PCR/SSCP detects reliably and efficiently DNA sequence variations in large scale screening projects

Bianca Miterski*, Rejko Krüger, Philip Wintermeyer, Jörg T. Epplen

*Corresponding author for this work

Research output: Contribution to journalReview articlepeer-review

13 Citations (Scopus)


A simple and fast method with high reliability is necessary for the identification of mutations, polymorphisms and sequence variants (MPSV) within many genes and many samples, e.g. for clarifying the genetic background of individuals with multifactorial diseases. Here we review our experience with the polymerase chain reaction/single-strand conformation polymorphism (PCR/SSCP) analysis to identify MPSV in a number of genes thought to be involved in the pathogenesis of multifactorial neurological disorders, including autoimmune diseases like multiple sclerosis (MS) and neurodegenerative disorders like Parkinson's disease (PD). The method is based on the property of the DNA that the electrophoretic mobility of single stranded nucleic acids depends not only on their size but also on their sequence. The target sequences were amplified, digested into fragments ranging from 50-240 base pairs (bp), heat-denatured and analysed on native polyacrylamide (PAA) gels of different composition. The analysis of a great number of different PCR products demonstrates that the detection rate of MPSV depends on the fragment lengths, the temperature during electrophoresis and the composition of the gel. In general, the detection of MPSV is neither influenced by their location within the DNA fragment nor by the type of substitution, i.e., transitions or transversions. The standard PCR/SSCP system described here provides high reliability and detection rates. It allows the efficient analysis of a large number of DNA samples and many different genes.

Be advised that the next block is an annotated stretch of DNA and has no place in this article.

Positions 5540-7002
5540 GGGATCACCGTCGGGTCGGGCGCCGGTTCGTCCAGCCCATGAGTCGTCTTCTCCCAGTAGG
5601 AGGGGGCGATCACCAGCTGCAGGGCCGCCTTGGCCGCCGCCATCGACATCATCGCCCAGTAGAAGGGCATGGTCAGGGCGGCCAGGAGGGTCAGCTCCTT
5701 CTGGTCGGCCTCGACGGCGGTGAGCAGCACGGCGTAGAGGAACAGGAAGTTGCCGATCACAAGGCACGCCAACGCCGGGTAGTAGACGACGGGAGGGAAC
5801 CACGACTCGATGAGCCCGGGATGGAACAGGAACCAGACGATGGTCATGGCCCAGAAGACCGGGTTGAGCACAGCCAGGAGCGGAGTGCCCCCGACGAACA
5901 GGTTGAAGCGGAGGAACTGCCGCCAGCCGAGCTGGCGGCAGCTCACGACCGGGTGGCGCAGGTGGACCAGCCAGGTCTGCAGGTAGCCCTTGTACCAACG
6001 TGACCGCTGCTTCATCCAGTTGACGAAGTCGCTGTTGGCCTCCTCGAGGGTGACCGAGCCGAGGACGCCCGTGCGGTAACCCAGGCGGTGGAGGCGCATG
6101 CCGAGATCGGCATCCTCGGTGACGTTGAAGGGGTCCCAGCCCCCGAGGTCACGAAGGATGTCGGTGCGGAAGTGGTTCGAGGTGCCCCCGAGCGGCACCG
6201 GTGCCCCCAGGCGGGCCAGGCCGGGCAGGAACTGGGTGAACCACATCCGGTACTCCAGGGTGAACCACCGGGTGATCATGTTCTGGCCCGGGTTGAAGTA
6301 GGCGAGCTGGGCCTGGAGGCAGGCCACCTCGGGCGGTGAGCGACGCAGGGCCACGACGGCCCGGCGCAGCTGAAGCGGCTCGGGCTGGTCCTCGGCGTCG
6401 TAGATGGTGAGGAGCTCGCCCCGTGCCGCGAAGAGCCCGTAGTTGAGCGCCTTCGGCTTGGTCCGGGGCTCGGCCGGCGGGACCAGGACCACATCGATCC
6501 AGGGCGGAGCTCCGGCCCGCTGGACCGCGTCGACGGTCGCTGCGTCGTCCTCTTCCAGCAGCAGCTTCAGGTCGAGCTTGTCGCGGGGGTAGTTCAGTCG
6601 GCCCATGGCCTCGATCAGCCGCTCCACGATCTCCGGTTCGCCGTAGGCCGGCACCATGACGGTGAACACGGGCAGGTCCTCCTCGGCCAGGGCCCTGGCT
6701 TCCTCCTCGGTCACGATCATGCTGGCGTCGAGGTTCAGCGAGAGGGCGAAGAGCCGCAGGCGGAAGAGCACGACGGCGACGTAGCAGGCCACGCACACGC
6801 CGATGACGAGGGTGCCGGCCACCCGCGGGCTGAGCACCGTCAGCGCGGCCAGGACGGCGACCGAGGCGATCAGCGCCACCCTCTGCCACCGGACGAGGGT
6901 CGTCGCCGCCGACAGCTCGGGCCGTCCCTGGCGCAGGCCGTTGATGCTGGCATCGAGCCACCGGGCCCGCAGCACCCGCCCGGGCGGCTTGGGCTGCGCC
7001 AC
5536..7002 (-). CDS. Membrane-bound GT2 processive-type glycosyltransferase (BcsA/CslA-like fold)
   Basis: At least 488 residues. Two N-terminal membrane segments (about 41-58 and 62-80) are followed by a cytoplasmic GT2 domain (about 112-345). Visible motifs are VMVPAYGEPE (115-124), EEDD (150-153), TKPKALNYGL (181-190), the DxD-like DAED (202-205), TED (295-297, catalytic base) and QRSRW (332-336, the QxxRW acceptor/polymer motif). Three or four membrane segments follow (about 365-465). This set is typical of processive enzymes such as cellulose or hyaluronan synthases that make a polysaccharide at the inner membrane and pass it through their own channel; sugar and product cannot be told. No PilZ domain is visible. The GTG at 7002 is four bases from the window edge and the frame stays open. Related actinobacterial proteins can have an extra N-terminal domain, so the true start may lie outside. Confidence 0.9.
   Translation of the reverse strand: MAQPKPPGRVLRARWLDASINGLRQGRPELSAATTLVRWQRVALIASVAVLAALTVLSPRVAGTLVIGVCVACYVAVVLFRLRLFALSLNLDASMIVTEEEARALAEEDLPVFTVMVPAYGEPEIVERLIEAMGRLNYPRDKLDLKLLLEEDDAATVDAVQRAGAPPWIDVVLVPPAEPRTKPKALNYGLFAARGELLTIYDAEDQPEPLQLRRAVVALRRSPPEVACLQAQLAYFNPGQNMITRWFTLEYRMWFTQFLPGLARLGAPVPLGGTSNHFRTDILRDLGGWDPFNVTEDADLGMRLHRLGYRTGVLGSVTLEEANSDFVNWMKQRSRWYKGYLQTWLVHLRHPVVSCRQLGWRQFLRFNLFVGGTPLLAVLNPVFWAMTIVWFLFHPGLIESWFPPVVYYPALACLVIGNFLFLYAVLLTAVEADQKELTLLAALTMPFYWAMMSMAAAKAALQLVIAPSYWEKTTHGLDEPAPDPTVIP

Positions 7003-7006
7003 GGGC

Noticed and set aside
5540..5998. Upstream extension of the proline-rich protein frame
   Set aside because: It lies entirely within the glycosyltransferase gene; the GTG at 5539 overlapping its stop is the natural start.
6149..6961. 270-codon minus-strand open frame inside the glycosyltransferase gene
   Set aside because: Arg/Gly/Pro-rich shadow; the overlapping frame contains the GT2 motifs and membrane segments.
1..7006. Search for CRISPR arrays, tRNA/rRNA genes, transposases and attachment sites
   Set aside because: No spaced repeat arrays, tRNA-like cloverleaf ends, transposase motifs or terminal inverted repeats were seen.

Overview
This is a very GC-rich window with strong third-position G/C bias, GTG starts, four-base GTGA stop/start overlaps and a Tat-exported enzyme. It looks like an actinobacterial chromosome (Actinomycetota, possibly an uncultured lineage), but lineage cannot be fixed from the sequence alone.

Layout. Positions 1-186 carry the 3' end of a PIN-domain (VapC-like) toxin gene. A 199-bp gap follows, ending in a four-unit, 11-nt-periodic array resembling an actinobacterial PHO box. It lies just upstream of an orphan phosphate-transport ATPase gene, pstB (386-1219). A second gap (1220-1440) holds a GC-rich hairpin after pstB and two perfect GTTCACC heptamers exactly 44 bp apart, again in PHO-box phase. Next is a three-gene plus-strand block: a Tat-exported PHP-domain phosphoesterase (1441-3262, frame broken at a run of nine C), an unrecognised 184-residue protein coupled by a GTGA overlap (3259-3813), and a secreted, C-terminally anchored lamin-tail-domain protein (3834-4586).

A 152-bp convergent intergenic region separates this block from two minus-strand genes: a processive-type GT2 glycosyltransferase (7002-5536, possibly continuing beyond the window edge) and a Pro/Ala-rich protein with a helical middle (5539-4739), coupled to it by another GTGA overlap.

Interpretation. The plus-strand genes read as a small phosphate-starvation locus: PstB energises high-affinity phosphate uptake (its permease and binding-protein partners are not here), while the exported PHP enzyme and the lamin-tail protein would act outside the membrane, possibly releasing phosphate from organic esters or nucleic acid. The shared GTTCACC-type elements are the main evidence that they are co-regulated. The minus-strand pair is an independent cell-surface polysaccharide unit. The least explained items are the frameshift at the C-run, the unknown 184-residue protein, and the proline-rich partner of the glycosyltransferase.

Original languageEnglish
Pages (from-to)211-218
Number of pages8
JournalCombinatorial Chemistry and High Throughput Screening
Issue number3
Publication statusPublished - Jun 2000
Externally publishedYes


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